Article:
To Do Good is My Religion
by Rev. Jane Esbensen
Prairie UU Society
August 15, 2010

"The world is my country and my religion is to do good." -- Thomas Paine

There is a tumbledown, topsy turvy world out there beyond these doors, and we gather every Sunday in our UU churches, fellowship halls and societies to discuss the nature of things, to be reminded of our own best selves, and to be inspired enough to go out into the days ahead and do what we can to help set the world on the right path: the path of justice, the path of compassion, the path of common sense and of common good and of hopefulness.

Who am I, standing before you today? And who are you, sitting there listening? And what are we together? These are the questions for this particular Sunday, for us all, since this is the Sunday where you and I perhaps merge our lives for one year Ė so best to know the players!

So who am I?

I was raised in a family where we were told that the gift of being given life became then our responsibility to make the world a better place to live in. My brothers and sister and I were raised as people of the world, and we were encouraged to find our own path toward salvation, as it were, salvation being a way of life that we could live with, a way of life that meshed outwardly with who we were inwardly, where we were not to follow the crowd simply because the crowd was there, larger and more powerful than we were individually, but we were encouraged to believe in ourselves and we were encouraged to pay attention to our moral compass that lay within.

My mother was raised Jewish and my father was raised congregational, but neither of them liked the trappings of religion, nor of having to go to services just for the sake of being there. So we children we raised with the words that literature and poetry and philosophy leant, and we were specifically introduced to the thinkings of Emerson and Thoreau (although this more from my father than from my mother who felt that Thoreau was a very self-centered person who had the audacity to think that living in a hut where everything was provided to him, in order to write and think, was ridiculous and she had far more empathy and joined frustration with Mrs. Emerson who was the one providing those meals to the young Mr. Thoreau, while keeping her own home and family intact, with no time for herself or her own pursuits!) You can see that a strong feminist perspective cast an overlay upon anything I read and learned in my house, creating a necessary balance and a critical eye upon the world I inhabited and inhabit still!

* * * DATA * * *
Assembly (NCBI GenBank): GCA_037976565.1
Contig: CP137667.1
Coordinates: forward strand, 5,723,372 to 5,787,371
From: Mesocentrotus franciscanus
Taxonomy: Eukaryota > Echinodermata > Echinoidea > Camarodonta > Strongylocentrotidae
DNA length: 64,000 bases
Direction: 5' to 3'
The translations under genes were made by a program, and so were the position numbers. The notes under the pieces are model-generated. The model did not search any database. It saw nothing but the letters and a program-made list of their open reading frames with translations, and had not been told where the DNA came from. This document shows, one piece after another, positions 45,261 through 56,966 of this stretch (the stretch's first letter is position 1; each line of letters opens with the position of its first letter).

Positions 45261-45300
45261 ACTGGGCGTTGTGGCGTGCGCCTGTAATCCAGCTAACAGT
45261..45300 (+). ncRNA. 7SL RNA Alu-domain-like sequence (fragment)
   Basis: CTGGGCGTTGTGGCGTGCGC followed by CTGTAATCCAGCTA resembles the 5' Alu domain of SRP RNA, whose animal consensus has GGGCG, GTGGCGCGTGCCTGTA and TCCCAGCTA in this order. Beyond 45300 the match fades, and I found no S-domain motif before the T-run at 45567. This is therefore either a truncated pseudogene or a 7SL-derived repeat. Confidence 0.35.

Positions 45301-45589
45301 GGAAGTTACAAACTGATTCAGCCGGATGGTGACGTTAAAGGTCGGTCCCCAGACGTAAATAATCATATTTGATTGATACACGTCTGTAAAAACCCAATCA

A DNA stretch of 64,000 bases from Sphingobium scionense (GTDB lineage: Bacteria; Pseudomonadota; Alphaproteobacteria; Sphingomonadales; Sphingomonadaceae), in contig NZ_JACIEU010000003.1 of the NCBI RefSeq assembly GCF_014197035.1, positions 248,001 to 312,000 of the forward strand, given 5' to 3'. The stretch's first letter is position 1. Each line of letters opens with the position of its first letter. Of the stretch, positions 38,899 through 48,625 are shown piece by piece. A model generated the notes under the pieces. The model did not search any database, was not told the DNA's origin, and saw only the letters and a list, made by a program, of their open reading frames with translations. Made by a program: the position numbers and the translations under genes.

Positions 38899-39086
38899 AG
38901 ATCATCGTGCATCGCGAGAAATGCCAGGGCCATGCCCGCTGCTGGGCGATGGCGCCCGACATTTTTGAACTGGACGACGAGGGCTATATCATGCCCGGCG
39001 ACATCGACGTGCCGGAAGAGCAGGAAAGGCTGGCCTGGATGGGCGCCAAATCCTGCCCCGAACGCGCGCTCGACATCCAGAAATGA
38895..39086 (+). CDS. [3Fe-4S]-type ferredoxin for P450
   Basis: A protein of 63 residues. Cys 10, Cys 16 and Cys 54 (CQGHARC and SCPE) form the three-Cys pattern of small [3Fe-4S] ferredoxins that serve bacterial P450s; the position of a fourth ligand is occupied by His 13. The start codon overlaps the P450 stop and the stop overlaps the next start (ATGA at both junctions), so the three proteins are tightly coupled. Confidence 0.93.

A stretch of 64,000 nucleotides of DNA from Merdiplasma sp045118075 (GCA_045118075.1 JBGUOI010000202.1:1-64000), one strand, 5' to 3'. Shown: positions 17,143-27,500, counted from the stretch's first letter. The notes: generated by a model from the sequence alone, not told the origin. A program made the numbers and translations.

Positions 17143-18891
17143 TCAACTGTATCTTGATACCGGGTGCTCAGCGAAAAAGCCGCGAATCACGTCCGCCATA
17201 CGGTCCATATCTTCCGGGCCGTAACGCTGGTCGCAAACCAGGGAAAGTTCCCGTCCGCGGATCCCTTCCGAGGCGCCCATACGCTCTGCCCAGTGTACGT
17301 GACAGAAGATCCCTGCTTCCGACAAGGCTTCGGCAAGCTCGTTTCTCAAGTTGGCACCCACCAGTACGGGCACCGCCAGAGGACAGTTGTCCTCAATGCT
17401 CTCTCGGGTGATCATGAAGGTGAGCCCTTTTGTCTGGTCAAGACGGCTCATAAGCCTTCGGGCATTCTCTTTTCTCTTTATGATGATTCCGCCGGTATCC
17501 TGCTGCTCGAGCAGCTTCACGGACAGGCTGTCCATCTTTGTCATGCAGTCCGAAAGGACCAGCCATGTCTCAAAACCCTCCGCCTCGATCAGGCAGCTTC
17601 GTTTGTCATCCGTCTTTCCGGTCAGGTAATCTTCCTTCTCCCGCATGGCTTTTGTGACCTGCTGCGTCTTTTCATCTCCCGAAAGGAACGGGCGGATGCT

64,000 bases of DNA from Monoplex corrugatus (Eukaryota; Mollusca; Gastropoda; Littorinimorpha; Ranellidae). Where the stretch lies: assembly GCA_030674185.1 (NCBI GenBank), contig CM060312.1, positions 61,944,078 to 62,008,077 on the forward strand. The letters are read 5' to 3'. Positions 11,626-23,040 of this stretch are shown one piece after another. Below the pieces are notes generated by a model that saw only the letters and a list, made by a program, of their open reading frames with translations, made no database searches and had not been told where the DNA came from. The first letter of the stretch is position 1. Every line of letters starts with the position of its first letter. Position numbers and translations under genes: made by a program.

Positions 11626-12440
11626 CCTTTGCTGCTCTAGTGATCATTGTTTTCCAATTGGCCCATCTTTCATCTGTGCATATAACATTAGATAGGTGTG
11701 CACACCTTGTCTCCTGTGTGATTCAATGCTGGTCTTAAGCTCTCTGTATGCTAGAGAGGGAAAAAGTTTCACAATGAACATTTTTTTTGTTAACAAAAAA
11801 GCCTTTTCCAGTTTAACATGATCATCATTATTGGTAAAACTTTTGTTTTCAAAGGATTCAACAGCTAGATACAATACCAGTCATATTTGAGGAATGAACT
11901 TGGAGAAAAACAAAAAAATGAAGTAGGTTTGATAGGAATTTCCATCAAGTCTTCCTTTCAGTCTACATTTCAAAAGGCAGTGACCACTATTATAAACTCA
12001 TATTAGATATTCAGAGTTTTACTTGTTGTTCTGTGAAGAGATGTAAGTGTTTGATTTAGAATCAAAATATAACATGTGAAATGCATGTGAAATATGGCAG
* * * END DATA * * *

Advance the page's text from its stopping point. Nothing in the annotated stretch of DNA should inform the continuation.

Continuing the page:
We were also not told how to believe, or what church to go to, if indeed any, but were encouraged to go out and seek our own truth, to ask our own questions, to find that which resonated best with our own soul and spirit. And so I did that, did the searching to soothe the endless longing I had to be in the religious life.

I went to Pentacostal churches where they spoke in tongues and I thought it was really amazing and was intrigued by the speaker and by the translator. I wondered how it was all done and since I knew I was good at foreign languages, I was pretty sure that if I went to those churches frequently enough and really opened myself up to whatever it was that could give me either one of those gifts, that I, too, could speak in tongues. But it never happened. Not once. I continued to be my bland self, slogging along, speaking American English. How dull!

I also opened myself up to hearing the voice of God, since so many of friends knew God and told me that God spoke to them quite regularly. Again, I felt that if God was going to speak to anyone, I was surely a prime candidate because I was sensitive and willing and ready to hear Godís voice. But I never did hear it, although I am still open to the possibility, if it could ever really happen.

And I was open to having Jesus appear at the end of my bed, as he had appeared to so many people Iíd read about in books and magazines. And as scary as it might really be to have it happen, I lay myself open to the possibility, for my world was the one of these United States, where almost everyone went to church on Sunday and had these interesting experiences. I wanted those experiences, too. But never once did anything remotely otherwordly occur and so, looking around me, over time, I came to note that the one thing that DID surround me were people. Some good, some not so good, most just fine, ordinary people.

It was people who I saw throughout my days. Thatís who I saw and interacted with and created myself in the midst of, so thatís where Iíve hung my hat religiously, as a humanist rather than as a theist; because I hear the words of people when they speak, and I see people sitting on the edges of beds when there are those in need, and so thatís where my faith and hope and belief lies Ė with humanity. This is where I have landed Ė as myself and as a minister Ė as a humanist.